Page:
Fresh helps flush catch out to sea
By JENNIFER HUXLEY
DESPITE the increase in prawn catches after recent rainfall, Des Johnson is barely keeping his 'head above water'.
The Maclean-based fisher- man said low seafood sales and exorbitant diesel prices were making his financial situation bleak.
"The prawns are plentiful and are a good size, but all we're doing is working," said Mr Johnson.
"As for the financial situa- tion, let's just say I'm living ... it's costing me between $900 and $1000 in fuel a week just to work."
Clarence River Fisher- men's Co-op manager Rus- sell Creighton said more than two tonnes of prawns had been sold since Friday.
"We have so many prawns here we're trying to figure out what to do with the things," Mr Creighton said.
"There is always a bit of a slump in sales following the Christmas period but we're hoping things pick up for Australia Day.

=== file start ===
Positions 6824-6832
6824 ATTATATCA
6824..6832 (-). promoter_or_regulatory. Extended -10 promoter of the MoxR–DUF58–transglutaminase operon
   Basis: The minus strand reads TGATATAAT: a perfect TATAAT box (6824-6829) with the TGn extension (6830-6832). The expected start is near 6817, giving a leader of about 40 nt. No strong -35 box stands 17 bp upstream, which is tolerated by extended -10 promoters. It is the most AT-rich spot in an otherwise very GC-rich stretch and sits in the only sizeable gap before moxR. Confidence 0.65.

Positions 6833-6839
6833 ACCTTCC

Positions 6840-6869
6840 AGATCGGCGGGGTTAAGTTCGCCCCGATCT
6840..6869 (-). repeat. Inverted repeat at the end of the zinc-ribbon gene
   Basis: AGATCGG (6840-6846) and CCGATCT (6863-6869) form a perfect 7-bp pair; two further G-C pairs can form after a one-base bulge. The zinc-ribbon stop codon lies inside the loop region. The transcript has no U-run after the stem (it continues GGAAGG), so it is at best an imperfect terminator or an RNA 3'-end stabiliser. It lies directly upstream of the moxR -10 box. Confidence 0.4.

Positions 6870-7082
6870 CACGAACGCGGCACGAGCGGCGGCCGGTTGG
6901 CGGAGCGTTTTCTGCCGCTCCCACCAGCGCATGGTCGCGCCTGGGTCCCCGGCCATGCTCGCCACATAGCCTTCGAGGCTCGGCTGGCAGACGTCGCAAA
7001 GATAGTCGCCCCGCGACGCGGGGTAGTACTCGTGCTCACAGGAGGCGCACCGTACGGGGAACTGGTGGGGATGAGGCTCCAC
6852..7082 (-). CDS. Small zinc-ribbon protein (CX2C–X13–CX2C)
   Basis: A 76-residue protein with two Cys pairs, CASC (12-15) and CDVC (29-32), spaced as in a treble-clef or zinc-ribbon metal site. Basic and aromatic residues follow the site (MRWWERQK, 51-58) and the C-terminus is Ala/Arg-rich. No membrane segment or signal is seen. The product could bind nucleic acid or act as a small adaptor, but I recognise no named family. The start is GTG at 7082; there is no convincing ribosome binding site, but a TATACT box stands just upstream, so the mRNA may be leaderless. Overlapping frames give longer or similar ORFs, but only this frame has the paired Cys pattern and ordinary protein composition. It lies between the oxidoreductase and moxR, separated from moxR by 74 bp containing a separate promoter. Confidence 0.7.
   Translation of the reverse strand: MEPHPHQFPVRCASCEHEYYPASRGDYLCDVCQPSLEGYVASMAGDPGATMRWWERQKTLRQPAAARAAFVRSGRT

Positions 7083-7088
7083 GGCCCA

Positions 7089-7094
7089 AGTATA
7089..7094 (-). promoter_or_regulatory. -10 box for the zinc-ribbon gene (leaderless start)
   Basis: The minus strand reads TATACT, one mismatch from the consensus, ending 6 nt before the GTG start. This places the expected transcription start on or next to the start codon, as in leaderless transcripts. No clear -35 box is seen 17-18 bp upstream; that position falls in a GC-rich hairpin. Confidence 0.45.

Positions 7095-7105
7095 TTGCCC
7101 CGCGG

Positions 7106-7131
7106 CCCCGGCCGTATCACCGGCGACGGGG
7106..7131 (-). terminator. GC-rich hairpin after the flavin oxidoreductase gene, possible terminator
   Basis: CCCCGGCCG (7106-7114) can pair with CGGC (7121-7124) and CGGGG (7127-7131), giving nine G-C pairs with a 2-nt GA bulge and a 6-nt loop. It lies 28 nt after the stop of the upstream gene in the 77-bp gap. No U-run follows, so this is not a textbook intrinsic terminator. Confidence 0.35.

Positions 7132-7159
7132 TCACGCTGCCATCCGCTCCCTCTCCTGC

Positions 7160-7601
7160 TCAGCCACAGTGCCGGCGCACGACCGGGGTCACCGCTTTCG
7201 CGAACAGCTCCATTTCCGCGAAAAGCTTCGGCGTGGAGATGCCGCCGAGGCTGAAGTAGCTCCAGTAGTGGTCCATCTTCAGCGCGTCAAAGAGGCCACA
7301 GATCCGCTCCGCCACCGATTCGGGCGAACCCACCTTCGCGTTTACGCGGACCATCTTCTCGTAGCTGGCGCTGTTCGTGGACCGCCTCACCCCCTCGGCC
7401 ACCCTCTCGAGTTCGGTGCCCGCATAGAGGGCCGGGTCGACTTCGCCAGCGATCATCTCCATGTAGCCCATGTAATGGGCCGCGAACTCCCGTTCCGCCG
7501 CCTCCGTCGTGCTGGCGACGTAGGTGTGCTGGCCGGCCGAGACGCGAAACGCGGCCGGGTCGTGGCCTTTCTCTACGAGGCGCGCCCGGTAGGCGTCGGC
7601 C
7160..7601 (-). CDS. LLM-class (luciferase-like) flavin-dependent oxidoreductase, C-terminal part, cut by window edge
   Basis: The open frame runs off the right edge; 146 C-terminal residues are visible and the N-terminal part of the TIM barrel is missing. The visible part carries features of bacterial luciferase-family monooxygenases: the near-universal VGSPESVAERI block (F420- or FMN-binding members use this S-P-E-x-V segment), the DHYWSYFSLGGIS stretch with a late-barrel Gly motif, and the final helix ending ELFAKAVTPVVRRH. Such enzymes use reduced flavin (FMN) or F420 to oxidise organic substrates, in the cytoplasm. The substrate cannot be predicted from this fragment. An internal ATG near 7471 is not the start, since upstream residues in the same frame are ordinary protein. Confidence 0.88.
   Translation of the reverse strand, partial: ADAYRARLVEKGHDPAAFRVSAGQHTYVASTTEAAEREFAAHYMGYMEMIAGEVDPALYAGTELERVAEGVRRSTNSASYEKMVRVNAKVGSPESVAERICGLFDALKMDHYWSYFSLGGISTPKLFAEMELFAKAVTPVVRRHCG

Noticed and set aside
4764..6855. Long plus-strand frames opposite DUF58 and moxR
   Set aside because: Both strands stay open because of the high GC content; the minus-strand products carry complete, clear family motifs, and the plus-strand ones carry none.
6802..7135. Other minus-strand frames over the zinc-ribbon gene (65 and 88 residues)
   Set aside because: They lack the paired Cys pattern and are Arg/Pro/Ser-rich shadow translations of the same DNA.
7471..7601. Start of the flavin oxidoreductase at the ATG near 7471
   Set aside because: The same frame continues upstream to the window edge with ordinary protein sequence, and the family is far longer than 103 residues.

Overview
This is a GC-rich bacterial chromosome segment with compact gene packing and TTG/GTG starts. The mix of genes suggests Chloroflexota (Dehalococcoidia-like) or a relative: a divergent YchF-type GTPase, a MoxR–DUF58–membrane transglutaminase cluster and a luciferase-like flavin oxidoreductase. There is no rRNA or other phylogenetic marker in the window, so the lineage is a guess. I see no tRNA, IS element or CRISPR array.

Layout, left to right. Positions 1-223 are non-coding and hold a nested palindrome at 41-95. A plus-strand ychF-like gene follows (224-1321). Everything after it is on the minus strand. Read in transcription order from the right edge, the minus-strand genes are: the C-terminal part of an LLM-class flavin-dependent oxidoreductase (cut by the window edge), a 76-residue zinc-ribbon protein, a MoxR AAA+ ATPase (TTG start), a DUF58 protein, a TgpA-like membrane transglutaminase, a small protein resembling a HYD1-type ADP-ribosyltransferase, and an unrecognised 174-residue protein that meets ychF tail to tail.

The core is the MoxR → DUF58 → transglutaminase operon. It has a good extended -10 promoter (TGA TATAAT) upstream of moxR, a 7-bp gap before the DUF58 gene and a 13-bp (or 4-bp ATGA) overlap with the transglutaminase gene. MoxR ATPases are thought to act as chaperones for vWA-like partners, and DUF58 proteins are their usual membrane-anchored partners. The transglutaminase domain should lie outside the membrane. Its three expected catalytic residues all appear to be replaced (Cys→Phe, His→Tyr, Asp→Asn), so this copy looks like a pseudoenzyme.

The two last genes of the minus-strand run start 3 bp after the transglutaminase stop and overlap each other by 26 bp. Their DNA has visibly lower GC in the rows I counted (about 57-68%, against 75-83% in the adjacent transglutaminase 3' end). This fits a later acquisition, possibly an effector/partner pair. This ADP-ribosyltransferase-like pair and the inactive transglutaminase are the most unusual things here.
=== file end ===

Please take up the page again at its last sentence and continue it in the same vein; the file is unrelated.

"The prawns are of such high quality we're going to freeze them to sell later in the year."
Fisherman's Association industry representative John McGuren said the increase in school and king prawn catches was a combined result of rainfall and seasonal conditions.
He said without a flood the increase in king prawn catches was likely to be a short-term occurance.
"Rains and storms have flushed out the river, mov- ing the school prawns downriver," Mr McGuren said.
"When we get a good flush late in the season it pushes the kings living in the river out into the ocean."